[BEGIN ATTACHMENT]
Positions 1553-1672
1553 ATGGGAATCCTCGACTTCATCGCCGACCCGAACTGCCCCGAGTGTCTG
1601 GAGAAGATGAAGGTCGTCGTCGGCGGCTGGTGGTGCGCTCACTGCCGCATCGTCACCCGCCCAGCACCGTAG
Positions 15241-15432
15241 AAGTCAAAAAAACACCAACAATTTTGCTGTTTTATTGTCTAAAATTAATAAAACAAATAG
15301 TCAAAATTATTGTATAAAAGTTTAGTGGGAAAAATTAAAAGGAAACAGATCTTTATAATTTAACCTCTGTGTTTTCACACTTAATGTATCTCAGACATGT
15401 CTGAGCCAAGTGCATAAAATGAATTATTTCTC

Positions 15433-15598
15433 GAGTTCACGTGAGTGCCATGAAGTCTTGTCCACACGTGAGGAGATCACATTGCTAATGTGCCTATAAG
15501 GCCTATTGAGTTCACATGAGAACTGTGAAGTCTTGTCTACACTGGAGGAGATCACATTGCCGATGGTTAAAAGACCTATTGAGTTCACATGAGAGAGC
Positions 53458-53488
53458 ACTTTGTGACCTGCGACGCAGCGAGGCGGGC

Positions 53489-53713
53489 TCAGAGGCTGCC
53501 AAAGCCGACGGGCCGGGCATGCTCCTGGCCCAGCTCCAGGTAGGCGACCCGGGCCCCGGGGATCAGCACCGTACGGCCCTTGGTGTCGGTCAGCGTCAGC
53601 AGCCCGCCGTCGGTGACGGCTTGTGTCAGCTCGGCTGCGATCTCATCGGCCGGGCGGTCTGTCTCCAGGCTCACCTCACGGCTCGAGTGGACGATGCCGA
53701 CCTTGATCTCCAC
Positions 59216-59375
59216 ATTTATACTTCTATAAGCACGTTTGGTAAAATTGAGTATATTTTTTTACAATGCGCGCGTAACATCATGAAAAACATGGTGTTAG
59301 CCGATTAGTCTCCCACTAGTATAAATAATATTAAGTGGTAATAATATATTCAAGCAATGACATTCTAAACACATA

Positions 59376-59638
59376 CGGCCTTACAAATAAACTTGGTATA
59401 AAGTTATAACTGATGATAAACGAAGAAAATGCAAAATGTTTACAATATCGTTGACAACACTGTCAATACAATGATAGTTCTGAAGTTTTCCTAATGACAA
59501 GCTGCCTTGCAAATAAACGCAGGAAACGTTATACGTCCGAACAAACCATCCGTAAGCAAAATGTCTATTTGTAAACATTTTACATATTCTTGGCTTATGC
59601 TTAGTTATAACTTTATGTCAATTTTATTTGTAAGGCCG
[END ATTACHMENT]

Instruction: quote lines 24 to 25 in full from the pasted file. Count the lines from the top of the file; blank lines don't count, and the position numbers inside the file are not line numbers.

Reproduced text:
59501 GCTGCCTTGCAAATAAACGCAGGAAACGTTATACGTCCGAACAAACCATCCGTAAGCAAAATGTCTATTTGTAAACATTTTACATATTCTTGGCTTATGC
59601 TTAGTTATAACTTTATGTCAATTTTATTTGTAAGGCCG